It is typical in this forum that each time somebody asks about
surgery outcomes there is a flow of posts about
what we have already discussed many times before.
With respect to this general discussion, I can say that I followed the advice given here and I talk to two RO offering the most praised treatments, SBRT and HDBR. Both were very helpful, gave me their own statistics and explained me in detail the procedures and secondary effects. They added that both radiation and surgery are reasonable for most clinically localized cases (in contradiction with the non-professional opinion of some people here). Also, I went to a surgeon urologist whose first question was if I have already done the pre-op tests and told me that surgery is the only good option available. I made my own research. I should add that I am a professional science researcher and therefore I consider myself to be qualified to understand what I read in medical publications. And, finally, I chose surgery. Why? Because a mix of facts, some personal, some local, some psychological and some learned here. I explained them in a long post right after my surgery and I do not feel the need to justify my decision every time this topic is discussed. Key points were that I had a large prostate requiring additional treatment together with radiation and that my surgeon has a excellent technical reputation despise the biased advice he gives to his patients.
But I will explain with more detail how, ironically, I was also lead to choose surgery by what I learned in this forum because it is related with the real question that was posed in this thread, why there are so many recurrence cases after surgery. I followed the evolution of some of these cases, probably the same ones that inspired the question we are trying to answer now. And I discovered that the onset of BCR can be monitored after surgery with great precision and, more importantly, that acting early may give some advantage. I know the number of declared BCR after surgery is higher than after radiation. Then, I compare the definitions of BCR after both treatments and the conclusion is that they are not meaning the same and only surgery offer the possibility of a fast reaction while you have to wait several years to know if there is a recurrence after radiation. Whether this translates or not in a higher overall survival is something very difficult to show. But, at leat , it helped me to put in context the claim of my HDBR RO that he has had just one recurrence in more than 700 treatments after 7 years. However, it is clear that some types of radiation may offer a one shot cure in cases where there is a clear clinical evidence of extraprostatic extension. Therefore, each case is different. But I am sure most people reading this forum have not be blinded lead to a given treatment. At least, not to surgery.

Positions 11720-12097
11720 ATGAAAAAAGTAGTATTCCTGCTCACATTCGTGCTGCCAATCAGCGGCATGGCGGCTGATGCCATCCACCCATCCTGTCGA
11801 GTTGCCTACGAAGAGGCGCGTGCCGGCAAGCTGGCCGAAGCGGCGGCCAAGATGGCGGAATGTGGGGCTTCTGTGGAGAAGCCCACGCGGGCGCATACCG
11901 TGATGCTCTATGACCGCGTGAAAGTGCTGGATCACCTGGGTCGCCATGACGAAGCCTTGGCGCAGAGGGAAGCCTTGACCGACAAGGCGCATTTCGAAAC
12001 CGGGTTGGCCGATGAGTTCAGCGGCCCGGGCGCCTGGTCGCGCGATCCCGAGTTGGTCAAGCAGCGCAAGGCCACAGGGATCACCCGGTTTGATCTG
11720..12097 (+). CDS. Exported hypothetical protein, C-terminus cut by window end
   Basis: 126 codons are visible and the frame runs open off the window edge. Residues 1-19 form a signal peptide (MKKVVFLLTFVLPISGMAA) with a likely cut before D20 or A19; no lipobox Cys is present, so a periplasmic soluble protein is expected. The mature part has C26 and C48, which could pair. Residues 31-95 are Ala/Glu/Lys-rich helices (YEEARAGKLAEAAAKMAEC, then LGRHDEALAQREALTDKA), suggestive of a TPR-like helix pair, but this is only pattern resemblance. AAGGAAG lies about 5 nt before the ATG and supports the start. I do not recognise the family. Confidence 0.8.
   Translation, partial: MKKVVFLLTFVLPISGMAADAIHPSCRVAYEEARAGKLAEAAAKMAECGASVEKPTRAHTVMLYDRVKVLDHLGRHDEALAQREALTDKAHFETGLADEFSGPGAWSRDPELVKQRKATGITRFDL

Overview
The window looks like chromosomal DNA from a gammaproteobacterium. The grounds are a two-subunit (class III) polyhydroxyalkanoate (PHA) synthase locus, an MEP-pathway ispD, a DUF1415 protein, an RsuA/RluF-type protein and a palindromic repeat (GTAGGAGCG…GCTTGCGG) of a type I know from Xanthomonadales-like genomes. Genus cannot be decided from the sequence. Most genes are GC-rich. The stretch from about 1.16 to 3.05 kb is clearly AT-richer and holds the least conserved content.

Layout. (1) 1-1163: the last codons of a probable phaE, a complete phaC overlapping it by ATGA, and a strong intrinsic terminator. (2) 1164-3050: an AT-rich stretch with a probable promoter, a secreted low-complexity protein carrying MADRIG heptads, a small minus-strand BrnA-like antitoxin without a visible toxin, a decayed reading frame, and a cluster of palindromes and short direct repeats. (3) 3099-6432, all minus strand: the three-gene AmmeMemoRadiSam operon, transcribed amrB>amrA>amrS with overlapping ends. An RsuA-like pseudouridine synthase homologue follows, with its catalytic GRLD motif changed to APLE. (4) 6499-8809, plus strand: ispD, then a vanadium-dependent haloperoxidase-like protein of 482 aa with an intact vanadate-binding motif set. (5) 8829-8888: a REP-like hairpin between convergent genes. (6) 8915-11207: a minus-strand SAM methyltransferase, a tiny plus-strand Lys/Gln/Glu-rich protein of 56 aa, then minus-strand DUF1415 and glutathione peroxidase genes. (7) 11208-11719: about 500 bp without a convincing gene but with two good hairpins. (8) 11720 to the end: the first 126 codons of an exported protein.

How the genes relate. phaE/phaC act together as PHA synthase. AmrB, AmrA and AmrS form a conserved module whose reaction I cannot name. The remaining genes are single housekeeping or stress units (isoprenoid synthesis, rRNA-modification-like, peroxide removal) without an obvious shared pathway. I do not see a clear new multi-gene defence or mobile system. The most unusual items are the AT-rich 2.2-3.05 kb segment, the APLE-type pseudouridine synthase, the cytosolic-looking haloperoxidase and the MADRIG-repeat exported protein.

67 years old.
PSA: 2008:2.8; 2012-2016: 4.5-5.5. 2013: two biopsies (ASAP, neg) and a neg mpMRI.
Feb, May, July 2017: 5.5, 6.1, 7.6; free: 25%-20%
mpMRI, July 2017: PIRAD5 5.
Dx August 2017,Gleason 3+3, 2 cores, left 5%, right 3%.
Prostate more than 100 g. DRE +.
Manual LRP, november 6, 2017.
Bilat., 30% and 5%. G 5+3. Clean margins, not other features.
psa 2018: 1-31:0.08; 4-16: 0.05; 7-16: 0.03
Post Edited (jmadrid) : 10/10/2018 6:14:39 AM (GMT-6)